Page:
Drug companies urged to make research available to health workers in poorer countries

Anne Gulland
Research should be made available to doctors and health workers  in low and middle income countries - © 2018 Simon Townsley Ltd

Pharmaceutical companies are being urged to ensure that the clinical studies they fund are made openly and freely available to allow scientists and doctors in developing countries to access the latest scientific research.

The drug industry funds approximately half of all biomedical research, however much of that work is locked behind paywalls on scientific publishers’ websites.

Only people who pay a one-off charge of around £25 or buy an expensive journal subscription of about £350 a year can access the findings – and this is often beyond the reach of doctors and scientists in developing countries. 

Open Pharma, a coalition of researchers and pharmaceutical industry executives, said that open access ensures that the “the highest quality, peer-reviewed evidence is available to anyone who needs it anywhere in the world. Publishing with open access improves transparency, advances medical science and, we believe, ultimately improves patient care”.

Chris Winchester of Open Pharma said: “So far, organisations such as the Bill and Melinda Gates Foundation and the Wellcome Trust have led the debate about free access to the results of vital medical research. 

“Such access informs future work aimed at developing new, better and safer treatments for patients or to prevent disease. We feel it is time that the industry, which funds half that work, joined that conversation.”

Half of biomedical research is locked behind publishing companies' paywalls Credit: Samyukta Lakshmi/Bloomberg

Public bodies such as the UK research councils, the Department for International Development and charities usually mandate that any research they fund is published openly from the date of publication.

But industry funders do not impose the same restrictions, allowing authors to choose their publications.

Just two UK pharmaceutical companies – Shire and Ipsen – have mandated open access to those they fund. 

Richard Smith, the former editor of the BMJ and a supporter of open access, said that one reason pharmaceutical companies do not routinely demand it is that they might be seen as promoting products directly to patients – although he said this worry was misplaced.

He added that pharmaceutical companies were also worried about rocking the boat.

“There are an increasing number of open access journals but some of the most prestigious – such as the New England Journal of Medicine – have held out. For some of the pharmaceutical companies to say to researchers they have to publish open access it makes them nervous.

“The narrative always tends to be that pharmaceutical companies are the bad guys – if they do something people are immediately suspicious and that makes them risk averse,” he said.

Dr Smith, now chair of the board of trustees at the International Centre for Diarrhoeal Disease Research in Bangladesh, said researchers in low income countries could get access to research via a World Health Organization site called Hinari but authors needed good internet connection to get online.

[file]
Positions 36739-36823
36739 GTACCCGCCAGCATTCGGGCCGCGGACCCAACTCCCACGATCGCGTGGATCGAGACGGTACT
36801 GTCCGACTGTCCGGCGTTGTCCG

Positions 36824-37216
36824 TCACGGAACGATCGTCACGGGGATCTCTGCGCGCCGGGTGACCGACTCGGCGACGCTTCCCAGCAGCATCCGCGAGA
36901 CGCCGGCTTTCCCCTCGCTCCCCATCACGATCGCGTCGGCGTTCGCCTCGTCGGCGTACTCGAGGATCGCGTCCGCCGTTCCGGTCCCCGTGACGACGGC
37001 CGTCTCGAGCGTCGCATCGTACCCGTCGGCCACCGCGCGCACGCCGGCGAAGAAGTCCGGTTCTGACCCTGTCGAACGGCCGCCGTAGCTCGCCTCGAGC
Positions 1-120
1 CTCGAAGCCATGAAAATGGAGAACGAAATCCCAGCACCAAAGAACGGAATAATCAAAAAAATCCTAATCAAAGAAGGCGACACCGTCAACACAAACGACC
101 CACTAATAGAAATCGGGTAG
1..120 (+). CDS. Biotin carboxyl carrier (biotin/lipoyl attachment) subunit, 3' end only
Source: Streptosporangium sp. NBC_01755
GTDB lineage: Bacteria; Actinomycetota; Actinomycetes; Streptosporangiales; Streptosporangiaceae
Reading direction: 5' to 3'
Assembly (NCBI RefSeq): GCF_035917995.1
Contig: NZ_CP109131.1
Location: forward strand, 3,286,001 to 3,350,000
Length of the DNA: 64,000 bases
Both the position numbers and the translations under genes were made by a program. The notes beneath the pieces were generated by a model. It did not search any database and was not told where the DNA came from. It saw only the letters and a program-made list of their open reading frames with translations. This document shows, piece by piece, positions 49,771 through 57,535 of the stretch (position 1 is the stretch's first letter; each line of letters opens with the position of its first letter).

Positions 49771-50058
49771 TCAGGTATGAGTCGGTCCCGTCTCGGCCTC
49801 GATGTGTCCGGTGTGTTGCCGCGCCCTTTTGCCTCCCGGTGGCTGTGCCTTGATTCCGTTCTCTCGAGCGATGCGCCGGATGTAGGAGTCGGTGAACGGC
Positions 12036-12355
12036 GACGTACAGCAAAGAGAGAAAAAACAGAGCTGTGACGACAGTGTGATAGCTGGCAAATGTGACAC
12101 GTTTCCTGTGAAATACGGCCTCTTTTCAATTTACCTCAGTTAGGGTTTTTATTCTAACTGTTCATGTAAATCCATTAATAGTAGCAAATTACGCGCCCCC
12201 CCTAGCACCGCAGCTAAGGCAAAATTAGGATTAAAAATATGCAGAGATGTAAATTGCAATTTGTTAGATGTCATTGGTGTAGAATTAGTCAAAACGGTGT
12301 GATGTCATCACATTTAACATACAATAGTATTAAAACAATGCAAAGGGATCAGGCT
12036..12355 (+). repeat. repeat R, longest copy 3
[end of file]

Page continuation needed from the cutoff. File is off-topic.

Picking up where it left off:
And this is not available to people in middle income countries who have been “starved” of new research, he said.

“This is true of clinicians too - because there hasn’t been easy access to research there’s no culture of reading, studying or critiquing so people carry on doing what they have always done or are easy prey to pharmaceutical company reps,” he said. 

There are two open access options available to researchers and funders: “green”, where authors are allowed to publish their findings on their own or their institution’s website once it has been published in a journal; or “gold” where they or their funders bear the cost of publication, paying an “article processing charge” – somewhere between £1,500 and £3,000. The article is made freely available online but this route also enables publishers to remain financially viable.

Professor Mike Clarke, an expert in research methodology from Queen’s University Belfast, said the cost of publication for pharmaceutical companies was negligible.

“Pharmaceutical firms may be paying £1m to £2m for a study so they can spare £1,500 for a publication fee.

“Pharma firms should be showing that they have nothing to hide and that they value the fact there are no barriers to accessing their studies,” he said.

Prof Clarke added that some people had urged pharmaceutical firms and authors to self publish but he rejected this.

“Putting research in a journal means other experts have looked at it and journal editors have looked at it. It carries a stamp of approval,” he said. 

But the rise of the “author pays” model has also meant that researchers in low and middle income countries find it difficult to get their research published.

Prof Clarke said that publishers need to come up with some true open access options where it was both free to publish and read the article.

“But this is only sustainable if you have someone with very deep pockets to fund it,” he said. 

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